Jon Anik clarifies championship decisions: No favoritism in “close rounds”

UFC 297 featured Jon Anik, Daniel Cormier, and Dominick Cruz in the commentary booth, providing wonderful entertainment for the fans. Anik and Cormier are staples on the PPV cards, and Cruz filled in for Joe Rogan, who does not do commentary outside the US due to his busy schedule.

Dricus du Plessis dethroned Sean Strickland to become the new middleweight champion and it was not without controversy. Strickland and du Plessis had a back-and-forth on social media after Strickland blamed a headbutt by du Plessis as the sole factor for his loss.

Anik addresses misconceptions about decisive wins for title contention

UFC play-by-play commentator Jon Anik had an interesting take on the main event fight between Sean Strickland and Dricus du Plessis. Anik was replying to a fan on X who believed that the challenger had to take the belt away from the champion to win.

“No such thing. You can’t score close rounds for the champion simply based upon him/her entering the fight as such,” Jon Anik replied to the fan on X, clarifying how an MMA bout is scored. “But I understand why many, many fans feel dissatisfied when a champion loses his title by way of a razor-thin split decision,” Anik further stated acknowledging the fan’s dissatisfaction.

Jon Anik had earlier tweeted the common factor of Sal D’Amato being the dissenting judge on all of Strickland’s past three fights that ended in a split decision. “His Hermansson card was forgettable. Other two are certainly defensible. But judges are human. He was vilified for that Hermansson card…,” Anik tweeted of the plight of the judges citing D’Amato as an example.

Jon Anik is considered one of the best play-by-play commentators in the game and he is known for openly expressing his thoughts. Many consider him to be a future Hall of Famer. However, this sometimes came at odds with UFC fighters, with UFC welterweight Colby Covington going as far as to threaten to kill the commentator.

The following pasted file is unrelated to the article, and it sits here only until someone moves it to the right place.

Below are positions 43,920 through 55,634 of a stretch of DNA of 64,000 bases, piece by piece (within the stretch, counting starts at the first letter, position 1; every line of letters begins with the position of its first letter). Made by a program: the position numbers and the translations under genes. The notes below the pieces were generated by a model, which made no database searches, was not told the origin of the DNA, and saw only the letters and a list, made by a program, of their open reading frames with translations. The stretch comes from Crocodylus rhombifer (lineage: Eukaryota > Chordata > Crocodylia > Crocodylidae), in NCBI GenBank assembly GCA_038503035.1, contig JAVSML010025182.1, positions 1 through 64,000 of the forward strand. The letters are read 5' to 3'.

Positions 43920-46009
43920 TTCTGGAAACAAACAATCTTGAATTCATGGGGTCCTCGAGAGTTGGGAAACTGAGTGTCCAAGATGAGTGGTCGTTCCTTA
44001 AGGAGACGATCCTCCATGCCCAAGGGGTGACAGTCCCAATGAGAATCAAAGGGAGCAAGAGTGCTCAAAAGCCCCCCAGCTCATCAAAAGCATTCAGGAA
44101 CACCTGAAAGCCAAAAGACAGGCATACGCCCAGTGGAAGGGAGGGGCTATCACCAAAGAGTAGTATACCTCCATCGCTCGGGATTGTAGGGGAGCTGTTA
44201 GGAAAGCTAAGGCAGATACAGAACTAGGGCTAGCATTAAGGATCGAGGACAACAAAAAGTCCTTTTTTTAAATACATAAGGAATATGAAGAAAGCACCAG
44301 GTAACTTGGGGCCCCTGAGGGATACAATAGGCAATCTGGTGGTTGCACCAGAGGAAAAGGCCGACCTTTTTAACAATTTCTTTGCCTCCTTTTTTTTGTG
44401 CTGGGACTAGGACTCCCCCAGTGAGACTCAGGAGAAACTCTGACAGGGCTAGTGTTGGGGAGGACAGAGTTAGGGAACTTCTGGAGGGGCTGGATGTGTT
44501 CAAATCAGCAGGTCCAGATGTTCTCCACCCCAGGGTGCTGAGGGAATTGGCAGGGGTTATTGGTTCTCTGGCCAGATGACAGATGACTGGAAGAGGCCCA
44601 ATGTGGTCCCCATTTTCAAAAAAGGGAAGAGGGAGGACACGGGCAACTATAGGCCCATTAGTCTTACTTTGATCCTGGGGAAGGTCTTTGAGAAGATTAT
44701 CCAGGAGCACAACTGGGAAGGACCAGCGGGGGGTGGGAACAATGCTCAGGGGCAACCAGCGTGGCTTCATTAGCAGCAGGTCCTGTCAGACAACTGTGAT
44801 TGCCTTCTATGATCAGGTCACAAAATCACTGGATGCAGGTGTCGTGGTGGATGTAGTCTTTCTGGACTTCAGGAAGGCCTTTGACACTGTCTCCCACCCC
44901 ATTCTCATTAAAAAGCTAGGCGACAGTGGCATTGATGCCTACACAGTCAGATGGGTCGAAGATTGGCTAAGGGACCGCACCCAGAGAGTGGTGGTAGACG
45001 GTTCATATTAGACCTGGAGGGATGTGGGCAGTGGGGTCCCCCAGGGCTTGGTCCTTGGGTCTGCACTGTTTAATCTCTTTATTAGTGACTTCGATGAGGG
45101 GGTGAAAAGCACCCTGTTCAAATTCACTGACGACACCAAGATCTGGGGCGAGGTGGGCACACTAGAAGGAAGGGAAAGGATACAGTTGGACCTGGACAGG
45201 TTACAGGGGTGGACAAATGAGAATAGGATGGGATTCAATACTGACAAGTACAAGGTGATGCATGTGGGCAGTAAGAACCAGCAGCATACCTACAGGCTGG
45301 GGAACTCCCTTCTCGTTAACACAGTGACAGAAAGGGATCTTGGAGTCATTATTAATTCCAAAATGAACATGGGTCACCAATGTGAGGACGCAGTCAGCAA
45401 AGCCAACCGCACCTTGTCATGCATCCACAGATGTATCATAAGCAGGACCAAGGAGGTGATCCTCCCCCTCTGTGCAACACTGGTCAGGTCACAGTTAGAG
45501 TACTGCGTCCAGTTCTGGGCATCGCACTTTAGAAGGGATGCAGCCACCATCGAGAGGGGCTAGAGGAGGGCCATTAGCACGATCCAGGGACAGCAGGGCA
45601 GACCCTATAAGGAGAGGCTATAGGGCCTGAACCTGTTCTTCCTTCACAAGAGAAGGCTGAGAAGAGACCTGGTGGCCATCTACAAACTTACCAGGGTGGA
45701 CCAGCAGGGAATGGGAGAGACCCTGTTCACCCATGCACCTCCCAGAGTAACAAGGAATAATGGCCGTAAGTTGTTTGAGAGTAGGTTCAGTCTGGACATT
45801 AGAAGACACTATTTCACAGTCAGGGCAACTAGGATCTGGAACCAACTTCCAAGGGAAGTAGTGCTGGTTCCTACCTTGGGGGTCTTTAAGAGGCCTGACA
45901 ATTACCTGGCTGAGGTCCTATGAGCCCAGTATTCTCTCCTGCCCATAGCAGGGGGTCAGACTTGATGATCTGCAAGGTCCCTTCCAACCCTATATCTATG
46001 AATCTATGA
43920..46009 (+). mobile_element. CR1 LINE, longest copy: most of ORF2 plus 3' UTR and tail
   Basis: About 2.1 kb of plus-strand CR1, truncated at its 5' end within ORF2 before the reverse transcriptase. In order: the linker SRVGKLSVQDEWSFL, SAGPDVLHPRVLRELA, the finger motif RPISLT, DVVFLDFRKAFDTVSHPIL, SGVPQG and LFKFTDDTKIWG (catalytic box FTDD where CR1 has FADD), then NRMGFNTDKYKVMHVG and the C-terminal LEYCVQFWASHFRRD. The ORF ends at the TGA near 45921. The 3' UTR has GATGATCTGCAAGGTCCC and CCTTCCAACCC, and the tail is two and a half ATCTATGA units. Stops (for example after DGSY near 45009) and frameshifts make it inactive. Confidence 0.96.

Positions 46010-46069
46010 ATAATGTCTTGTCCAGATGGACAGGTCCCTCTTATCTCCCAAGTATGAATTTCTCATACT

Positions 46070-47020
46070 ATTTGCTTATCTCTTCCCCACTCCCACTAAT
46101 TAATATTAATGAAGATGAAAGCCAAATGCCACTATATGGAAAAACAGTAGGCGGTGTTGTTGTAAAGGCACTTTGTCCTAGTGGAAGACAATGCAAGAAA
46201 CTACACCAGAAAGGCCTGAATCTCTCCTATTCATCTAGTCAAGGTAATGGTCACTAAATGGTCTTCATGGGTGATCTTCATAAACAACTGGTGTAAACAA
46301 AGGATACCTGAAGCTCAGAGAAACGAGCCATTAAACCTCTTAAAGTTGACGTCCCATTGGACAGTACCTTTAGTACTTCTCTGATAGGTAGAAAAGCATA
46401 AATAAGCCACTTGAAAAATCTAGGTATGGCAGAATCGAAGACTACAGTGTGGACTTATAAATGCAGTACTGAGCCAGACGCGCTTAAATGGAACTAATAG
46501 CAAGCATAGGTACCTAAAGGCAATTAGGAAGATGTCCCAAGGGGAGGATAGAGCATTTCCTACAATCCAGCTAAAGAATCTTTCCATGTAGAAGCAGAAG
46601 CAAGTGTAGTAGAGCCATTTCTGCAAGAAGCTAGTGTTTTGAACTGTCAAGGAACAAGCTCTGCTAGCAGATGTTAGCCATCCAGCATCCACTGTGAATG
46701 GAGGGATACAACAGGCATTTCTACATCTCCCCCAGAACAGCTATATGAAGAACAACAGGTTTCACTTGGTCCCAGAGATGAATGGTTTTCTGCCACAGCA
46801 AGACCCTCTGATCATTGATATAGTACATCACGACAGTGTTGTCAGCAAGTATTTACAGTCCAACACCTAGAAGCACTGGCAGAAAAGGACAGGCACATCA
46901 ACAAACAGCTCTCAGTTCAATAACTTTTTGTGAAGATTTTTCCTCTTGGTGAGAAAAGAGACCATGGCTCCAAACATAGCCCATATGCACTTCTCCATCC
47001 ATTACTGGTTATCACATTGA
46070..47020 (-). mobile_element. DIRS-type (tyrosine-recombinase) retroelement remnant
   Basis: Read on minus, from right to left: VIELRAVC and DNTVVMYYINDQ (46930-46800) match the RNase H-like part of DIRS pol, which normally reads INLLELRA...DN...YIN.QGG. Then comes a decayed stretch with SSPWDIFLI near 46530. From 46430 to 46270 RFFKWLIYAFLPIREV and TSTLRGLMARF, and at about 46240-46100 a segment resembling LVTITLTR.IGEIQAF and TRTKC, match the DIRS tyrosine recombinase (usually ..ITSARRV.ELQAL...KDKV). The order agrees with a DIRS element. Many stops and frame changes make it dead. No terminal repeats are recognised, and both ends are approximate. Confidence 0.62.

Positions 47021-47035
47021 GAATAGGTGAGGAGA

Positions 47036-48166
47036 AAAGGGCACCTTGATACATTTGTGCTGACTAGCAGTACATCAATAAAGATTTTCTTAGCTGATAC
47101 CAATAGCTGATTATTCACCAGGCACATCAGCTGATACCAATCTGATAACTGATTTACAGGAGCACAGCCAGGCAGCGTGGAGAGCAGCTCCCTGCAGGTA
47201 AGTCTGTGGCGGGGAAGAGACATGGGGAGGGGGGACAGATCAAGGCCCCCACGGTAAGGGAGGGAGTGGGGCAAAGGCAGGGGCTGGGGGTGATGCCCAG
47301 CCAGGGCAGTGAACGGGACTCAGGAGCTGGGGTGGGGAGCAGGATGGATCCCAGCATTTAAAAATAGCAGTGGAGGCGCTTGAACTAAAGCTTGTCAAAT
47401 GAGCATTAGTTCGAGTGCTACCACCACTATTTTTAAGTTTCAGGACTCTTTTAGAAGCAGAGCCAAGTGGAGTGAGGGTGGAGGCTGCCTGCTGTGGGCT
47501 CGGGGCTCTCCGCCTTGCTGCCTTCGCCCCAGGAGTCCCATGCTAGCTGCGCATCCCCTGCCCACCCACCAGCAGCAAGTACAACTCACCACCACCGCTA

Challenge of navigating close rounds and split decisions in UFC

As the UFC stands as the premier MMA promotion in the world, athletes in the UFC are of high standards, and more often than not, they compete in closely contested bouts. In such cases, a fighter must showcase the ability to sway the judges in their favor, and it is at this juncture that split decisions arise.

When split decisions occur, they spark debates in the MMA community, with supporters rallying behind each fighter. There is no transparency in judging criteria, and there are gray areas that are subjective. The task of the judges is to base the fight on effective striking, grappling, aggression, and octagon control, with damage serving as the determinant factor.

Fighters are aware that the finish is the only way to assure themselves of a victory as fights left on to the judges sometimes result in controversy. Nonetheless, the judge must assess the fight to the best of their abilities aligning with the Unified Rules of Mixed Martial Arts.

The judging criteria are still oblivious to many fighters and proper education should be provided to fighters and coaching staff. Moreover, judges should be held accountable for their actions, which is not the case as of now.

What do you think of Jon Anik’s statement regarding the UFC 297 middleweight title bout? Leave your thoughts below!


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